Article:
The first time I ever heard of the name Yorgos Lanthimos was back in 2016, when a trailer was released for his movie at that time, The Lobster. The trailer was rather intriguing, and the movie had a very favorable buzz about it, as it was one of the critics’ darling from the latest Cannes film festival. I hated that film. Now, with more than a year’s distance from that moment, I have found myself looking at another trailer of a movie made by Lanthimos, which is again, intriguing. And of course, the movie was loved at Cannes. So, I must ask: fool me twice, shame on me?
Also, there will be spoilers, so beware…
But, about the last question… No, I did not liked the movie. It was pretty obvious to me after the first 5-10 minutes that this movie has just too much in common with The Lobster, and, as such, my curiosity was replaced gradually by hate. Yet, at the end of the day, this movie managed to stuck with me and I do recognize that in this case my dislike of it is a result of the clash between my personal taste and the directors vision. I can respect The Killing of a Sacred Deer as a movie. The same is not true for The Lobster.
The story, in short, is about a surgeon (Colin Farrell) who has it all. Perfect practice, perfect wife (Nicole Kidman), 2 kids – a girl and a boy, big house, the works. In his spare time he is meeting up with Martin (Barry Keoghan), the teenage son of a patient of his. As Martin gets more and more intrusive in his day to day life, Farrell begins to suspect that something is not right. He soon finds out that he was right and that his family is in danger.
My main problem with this film is the script. To be more precise, the dialogue. It just takes me out of the movie. This was rather bothersome because the story itself kept pulling me back in, so I was torn between wanting to see what is happening next and just abandoning the movie altogether. Everybody is talking like they are on the spectrum. It is like the dialogue was written by a couple of second graders trying to emulate somehow adult conversation. The result is an endless amount of meaningless small talk that has a great deal of importance attributed to it. Topics such as “what material is better for the strap of a wristwatch”, “daughter is having her first menstrual period but she is ok” and “my dad has 3 times as much hair on his body than you” pop up frequently and are followed up later on in the movie. In fact, the entire 1st act is just a collection of such small talks. It doesn’t help that the actors deliver each line with 0 intonation, as if they were reading out loud the instructions manual of a washing machine. Except for a couple of scenes in the 3rd act where Farrell is finally allowed to channel some emotion, everybody is acting and talking like some sort of automaton. Think of an animation where all the characters would be voiced by Siri and you get my point. And this is such a waste! This would have been such a good movie if the characters would have sounded more believable, more natural than some radio commercial from the 50s.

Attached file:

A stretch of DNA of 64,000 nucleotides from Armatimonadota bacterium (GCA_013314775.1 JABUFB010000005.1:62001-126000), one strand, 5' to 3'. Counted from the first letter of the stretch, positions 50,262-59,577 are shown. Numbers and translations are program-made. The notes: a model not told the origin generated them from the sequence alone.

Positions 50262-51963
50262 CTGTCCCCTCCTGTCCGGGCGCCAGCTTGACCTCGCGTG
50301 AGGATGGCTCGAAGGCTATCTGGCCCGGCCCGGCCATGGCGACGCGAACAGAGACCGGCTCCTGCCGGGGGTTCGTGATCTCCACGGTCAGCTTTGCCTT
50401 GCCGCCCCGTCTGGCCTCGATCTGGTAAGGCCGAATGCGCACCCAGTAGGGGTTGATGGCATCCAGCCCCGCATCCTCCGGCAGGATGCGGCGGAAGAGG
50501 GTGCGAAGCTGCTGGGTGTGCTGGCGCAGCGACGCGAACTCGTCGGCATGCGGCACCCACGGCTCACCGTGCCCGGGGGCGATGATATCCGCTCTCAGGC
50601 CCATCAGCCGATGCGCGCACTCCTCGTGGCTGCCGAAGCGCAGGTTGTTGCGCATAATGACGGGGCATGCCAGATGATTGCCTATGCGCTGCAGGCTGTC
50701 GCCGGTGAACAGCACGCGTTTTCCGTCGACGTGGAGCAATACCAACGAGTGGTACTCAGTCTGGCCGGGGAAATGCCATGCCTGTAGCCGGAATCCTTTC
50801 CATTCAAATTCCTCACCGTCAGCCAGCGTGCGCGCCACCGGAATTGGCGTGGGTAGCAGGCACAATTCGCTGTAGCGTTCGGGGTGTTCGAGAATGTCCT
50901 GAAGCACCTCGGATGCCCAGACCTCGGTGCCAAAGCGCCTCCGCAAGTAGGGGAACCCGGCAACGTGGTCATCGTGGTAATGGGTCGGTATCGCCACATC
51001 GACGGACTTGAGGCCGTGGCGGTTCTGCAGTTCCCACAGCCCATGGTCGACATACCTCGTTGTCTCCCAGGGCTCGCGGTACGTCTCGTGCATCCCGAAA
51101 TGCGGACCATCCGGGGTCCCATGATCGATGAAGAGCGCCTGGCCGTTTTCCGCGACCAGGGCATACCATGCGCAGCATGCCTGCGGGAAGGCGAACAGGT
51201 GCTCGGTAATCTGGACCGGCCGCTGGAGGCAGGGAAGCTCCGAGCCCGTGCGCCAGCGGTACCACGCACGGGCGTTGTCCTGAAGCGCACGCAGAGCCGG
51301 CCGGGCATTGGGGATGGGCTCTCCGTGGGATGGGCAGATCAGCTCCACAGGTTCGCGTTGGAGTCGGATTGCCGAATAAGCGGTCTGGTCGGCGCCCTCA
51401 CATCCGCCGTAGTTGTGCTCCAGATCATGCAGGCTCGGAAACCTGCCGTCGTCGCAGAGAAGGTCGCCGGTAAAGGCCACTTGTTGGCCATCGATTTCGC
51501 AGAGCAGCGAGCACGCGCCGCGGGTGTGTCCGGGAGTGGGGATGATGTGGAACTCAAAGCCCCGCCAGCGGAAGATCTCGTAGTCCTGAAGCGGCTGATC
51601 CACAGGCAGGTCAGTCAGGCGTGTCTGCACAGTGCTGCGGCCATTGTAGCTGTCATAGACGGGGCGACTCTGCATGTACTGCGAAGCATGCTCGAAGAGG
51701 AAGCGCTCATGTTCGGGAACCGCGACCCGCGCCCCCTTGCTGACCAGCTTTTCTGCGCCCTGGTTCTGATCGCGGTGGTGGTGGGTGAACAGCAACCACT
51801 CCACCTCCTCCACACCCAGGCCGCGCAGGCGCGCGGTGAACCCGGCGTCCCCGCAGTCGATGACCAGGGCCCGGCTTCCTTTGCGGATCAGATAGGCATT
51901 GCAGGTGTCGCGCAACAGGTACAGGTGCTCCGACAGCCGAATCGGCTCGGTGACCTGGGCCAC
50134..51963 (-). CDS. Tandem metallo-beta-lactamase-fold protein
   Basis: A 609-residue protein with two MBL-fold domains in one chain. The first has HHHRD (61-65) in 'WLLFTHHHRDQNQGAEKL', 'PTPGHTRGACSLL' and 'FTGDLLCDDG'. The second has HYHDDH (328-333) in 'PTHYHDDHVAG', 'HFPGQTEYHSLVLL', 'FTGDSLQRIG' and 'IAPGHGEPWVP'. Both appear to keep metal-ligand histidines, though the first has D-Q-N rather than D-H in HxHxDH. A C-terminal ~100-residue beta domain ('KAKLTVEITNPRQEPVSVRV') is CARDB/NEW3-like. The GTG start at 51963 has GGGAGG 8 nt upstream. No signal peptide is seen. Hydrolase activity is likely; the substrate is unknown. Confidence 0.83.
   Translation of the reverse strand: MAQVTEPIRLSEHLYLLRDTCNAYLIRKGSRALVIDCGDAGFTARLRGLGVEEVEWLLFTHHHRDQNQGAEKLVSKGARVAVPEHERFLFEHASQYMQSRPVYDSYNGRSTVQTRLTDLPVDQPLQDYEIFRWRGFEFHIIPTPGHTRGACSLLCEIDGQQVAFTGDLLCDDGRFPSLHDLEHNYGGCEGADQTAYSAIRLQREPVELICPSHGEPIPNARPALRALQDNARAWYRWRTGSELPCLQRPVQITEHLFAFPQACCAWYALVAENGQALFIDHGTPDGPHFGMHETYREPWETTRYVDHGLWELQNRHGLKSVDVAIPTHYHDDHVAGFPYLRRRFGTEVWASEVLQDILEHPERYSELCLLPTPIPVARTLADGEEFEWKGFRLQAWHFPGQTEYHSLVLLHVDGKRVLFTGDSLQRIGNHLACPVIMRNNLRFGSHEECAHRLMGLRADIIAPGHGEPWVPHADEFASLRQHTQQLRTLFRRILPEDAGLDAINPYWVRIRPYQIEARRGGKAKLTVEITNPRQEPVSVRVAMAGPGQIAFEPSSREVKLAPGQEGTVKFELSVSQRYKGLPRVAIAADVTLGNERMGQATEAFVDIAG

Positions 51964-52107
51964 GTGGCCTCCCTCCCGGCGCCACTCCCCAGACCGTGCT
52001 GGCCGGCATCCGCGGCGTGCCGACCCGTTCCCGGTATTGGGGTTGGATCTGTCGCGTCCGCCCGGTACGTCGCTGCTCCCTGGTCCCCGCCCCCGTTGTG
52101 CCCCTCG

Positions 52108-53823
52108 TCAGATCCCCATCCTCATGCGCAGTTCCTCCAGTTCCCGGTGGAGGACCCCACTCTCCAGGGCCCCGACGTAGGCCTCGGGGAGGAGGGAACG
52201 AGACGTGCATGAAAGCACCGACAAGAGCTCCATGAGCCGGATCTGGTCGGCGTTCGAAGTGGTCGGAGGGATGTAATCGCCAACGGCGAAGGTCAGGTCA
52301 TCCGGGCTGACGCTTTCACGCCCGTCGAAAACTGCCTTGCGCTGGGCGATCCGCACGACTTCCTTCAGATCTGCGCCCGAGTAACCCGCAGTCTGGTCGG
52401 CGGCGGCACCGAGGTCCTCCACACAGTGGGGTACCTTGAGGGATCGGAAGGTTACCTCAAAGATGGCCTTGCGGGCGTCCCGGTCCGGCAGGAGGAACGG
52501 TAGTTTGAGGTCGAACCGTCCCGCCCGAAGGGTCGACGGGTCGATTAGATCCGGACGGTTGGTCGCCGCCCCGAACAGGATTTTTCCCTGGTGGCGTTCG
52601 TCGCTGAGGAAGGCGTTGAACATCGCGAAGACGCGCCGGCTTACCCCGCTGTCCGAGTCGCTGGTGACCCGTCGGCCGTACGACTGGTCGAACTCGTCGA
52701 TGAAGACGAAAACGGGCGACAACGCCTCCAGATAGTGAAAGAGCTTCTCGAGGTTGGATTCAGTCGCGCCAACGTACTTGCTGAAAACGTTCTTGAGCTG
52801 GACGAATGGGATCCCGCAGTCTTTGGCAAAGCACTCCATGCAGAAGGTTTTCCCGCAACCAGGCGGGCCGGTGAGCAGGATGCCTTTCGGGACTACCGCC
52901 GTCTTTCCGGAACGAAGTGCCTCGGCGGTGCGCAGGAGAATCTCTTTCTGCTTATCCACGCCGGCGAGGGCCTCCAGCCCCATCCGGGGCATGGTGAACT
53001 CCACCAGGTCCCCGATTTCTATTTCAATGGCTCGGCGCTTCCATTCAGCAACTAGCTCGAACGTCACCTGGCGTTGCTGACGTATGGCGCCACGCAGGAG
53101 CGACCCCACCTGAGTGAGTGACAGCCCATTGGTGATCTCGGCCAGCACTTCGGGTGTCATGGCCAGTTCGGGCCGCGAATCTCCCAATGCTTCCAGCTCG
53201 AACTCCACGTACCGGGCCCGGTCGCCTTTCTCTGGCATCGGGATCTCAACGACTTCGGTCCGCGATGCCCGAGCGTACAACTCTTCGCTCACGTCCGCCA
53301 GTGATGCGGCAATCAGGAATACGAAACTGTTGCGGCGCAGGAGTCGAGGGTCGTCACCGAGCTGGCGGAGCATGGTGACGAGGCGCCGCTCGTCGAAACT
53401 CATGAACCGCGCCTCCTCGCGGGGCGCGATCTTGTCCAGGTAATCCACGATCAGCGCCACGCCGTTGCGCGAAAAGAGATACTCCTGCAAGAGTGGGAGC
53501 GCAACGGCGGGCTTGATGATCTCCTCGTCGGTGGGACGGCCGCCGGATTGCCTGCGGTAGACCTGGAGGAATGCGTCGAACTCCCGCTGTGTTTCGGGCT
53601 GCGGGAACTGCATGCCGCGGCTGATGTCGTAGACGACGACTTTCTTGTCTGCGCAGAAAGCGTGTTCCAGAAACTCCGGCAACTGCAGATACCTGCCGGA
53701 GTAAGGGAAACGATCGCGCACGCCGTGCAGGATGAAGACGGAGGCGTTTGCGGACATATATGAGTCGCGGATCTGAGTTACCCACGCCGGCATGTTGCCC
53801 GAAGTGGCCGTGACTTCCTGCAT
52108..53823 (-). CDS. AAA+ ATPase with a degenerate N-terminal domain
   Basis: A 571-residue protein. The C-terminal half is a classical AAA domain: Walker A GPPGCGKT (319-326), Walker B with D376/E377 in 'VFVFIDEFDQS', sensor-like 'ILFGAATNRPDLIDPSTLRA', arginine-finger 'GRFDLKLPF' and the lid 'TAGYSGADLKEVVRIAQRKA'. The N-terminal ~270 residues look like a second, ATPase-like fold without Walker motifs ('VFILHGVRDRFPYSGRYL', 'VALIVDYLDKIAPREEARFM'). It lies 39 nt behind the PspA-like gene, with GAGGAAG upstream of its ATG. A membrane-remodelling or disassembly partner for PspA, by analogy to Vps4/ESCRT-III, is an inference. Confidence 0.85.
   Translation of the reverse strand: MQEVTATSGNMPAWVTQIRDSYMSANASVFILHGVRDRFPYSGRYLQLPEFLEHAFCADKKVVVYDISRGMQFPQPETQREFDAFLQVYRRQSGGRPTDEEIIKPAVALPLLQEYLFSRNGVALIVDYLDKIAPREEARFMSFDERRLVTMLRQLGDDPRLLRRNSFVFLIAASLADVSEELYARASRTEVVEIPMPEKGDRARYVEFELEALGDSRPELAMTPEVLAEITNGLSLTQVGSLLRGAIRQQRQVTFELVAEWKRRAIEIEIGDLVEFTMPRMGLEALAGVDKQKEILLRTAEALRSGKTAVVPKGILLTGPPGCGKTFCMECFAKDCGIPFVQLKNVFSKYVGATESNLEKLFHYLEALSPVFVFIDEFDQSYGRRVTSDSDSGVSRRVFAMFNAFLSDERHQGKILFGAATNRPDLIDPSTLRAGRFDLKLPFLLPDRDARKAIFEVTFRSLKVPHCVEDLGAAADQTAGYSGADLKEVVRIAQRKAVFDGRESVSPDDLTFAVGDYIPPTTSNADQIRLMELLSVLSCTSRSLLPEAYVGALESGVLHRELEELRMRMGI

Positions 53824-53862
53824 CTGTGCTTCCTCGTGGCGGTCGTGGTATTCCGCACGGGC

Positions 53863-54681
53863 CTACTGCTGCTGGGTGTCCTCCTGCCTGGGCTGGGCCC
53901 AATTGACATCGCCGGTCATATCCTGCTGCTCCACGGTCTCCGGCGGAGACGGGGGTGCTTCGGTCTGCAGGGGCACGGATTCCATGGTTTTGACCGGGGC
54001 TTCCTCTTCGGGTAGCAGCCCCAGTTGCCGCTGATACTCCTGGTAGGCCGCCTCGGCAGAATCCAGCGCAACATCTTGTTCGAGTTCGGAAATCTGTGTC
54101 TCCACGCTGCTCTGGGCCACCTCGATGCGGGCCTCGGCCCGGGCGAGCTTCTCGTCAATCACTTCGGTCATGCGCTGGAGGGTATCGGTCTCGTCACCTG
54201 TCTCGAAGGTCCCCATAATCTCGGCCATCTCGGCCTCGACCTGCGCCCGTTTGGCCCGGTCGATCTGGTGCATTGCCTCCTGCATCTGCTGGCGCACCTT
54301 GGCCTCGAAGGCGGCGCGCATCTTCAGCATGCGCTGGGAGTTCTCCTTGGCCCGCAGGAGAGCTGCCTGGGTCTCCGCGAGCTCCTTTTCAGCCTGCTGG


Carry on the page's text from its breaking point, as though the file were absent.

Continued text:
But, the story is good. Even with such an awful script, there is plenty to flesh out each character, their backstories and motivations are believable. Even their choices do not seem to be that far-fetched given the circumstances, although there are some pretty absurd circumstances, non the less. I really liked the fact that the danger for Farrell’s family isn’t really explained. He knows what will happen, he knows what he needs to do to stop it. And despite how ridiculous the threat sounds like, the only thing that we are showed is that the threat is real. Nobody is wasting time showing how the threat is actually pulled of, and nobody has to either. It is real, it is there, nobody can do anything about it, you just have to deal with it. It is a pretty neat concept to build a movie on. The ending is also rather unconventional and sort of satisfactory, I think (?). The movie is big on the idea of actions and consequences, but I find that only works on a personal level, as the characters do a lot of questionable deeds, yet the society which they live in doesn’t seem to care who is doing what to each other, who is being kidnapped, beaten, abused or killed. Several gunshots late at night in a gated community doesn’t produce the slightest reaction. Neither is shouting threats in the front yard of a suburban house. Nobody is doing anything unless they are directly involved. That one scene towards the end however, where Farrell is improvising a sorts of Russian roulette, that was just stupid. Not to mention cruel and unusual. Also, it seems that the people of this world prefer masturbation instead of sex. Not sure what to make of this, but Lanthimos kind of wanted to make a point about this, I think. It is comes up in all 3 acts of the movie.
I have a working theory, that the entire movie is just in the head of Martin, as he imagines things how they should be, instead of how they actually are. If I look at the story as just one giant daydream of a kid not that right in the head, I can justify everything that happens, even the dialogues quality and the overall strangeness of the depicted world and just how disengaged that is.
Like I said, I can respect this movie. There certainly is a vision behind it, even if it is out of tune with my tastes, and the story is really good. Say whatever you want, but Lanthimos makes original movies. But his work does remind me of David Lynch, sort of. Lanthimos hasn’t reached that level of strangeness as Lynch and his stories are way more focused, but they do fit into a dreamscape, no doubt. So I guess that Lanthimos can be a David Lynch lite. Birds of a feather, of sorts…
The Killing of a Sacred Deer is one of the most original movies I have seen all year long. That is not necessarily a good thing, but it is something…